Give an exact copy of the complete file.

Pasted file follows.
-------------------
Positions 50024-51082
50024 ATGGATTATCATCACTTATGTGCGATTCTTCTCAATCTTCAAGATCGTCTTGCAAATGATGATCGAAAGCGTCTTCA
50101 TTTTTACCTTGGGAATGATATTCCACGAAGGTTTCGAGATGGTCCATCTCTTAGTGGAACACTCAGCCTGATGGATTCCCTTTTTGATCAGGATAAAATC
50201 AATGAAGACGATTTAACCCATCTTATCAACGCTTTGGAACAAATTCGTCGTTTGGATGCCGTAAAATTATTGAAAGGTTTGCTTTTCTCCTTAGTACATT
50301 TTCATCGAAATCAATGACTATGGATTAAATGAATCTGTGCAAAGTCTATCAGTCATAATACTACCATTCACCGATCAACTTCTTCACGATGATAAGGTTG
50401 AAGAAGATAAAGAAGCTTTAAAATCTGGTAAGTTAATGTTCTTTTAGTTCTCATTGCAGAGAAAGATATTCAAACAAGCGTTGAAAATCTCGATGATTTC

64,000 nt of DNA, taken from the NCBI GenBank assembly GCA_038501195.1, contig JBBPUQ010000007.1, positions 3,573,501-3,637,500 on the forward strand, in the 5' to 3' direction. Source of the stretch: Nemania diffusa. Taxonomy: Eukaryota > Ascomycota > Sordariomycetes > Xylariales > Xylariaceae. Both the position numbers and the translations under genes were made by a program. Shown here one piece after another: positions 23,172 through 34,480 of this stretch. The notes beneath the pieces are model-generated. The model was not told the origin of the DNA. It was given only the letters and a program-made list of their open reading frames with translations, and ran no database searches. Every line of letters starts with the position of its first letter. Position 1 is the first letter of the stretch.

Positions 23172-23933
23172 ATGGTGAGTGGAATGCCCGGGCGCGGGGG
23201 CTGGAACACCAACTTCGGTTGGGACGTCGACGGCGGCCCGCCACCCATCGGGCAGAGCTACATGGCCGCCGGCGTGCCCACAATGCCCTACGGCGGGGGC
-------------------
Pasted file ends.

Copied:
Positions 50024-51082
50024 ATGGATTATCATCACTTATGTGCGATTCTTCTCAATCTTCAAGATCGTCTTGCAAATGATGATCGAAAGCGTCTTCA
50101 TTTTTACCTTGGGAATGATATTCCACGAAGGTTTCGAGATGGTCCATCTCTTAGTGGAACACTCAGCCTGATGGATTCCCTTTTTGATCAGGATAAAATC
50201 AATGAAGACGATTTAACCCATCTTATCAACGCTTTGGAACAAATTCGTCGTTTGGATGCCGTAAAATTATTGAAAGGTTTGCTTTTCTCCTTAGTACATT
50301 TTCATCGAAATCAATGACTATGGATTAAATGAATCTGTGCAAAGTCTATCAGTCATAATACTACCATTCACCGATCAACTTCTTCACGATGATAAGGTTG
50401 AAGAAGATAAAGAAGCTTTAAAATCTGGTAAGTTAATGTTCTTTTAGTTCTCATTGCAGAGAAAGATATTCAAACAAGCGTTGAAAATCTCGATGATTTC

64,000 nt of DNA, taken from the NCBI GenBank assembly GCA_038501195.1, contig JBBPUQ010000007.1, positions 3,573,501-3,637,500 on the forward strand, in the 5' to 3' direction. Source of the stretch: Nemania diffusa. Taxonomy: Eukaryota > Ascomycota > Sordariomycetes > Xylariales > Xylariaceae. Both the position numbers and the translations under genes were made by a program. Shown here one piece after another: positions 23,172 through 34,480 of this stretch. The notes beneath the pieces are model-generated. The model was not told the origin of the DNA. It was given only the letters and a program-made list of their open reading frames with translations, and ran no database searches. Every line of letters starts with the position of its first letter. Position 1 is the first letter of the stretch.

Positions 23172-23933
23172 ATGGTGAGTGGAATGCCCGGGCGCGGGGG
23201 CTGGAACACCAACTTCGGTTGGGACGTCGACGGCGGCCCGCCACCCATCGGGCAGAGCTACATGGCCGCCGGCGTGCCCACAATGCCCTACGGCGGGGGC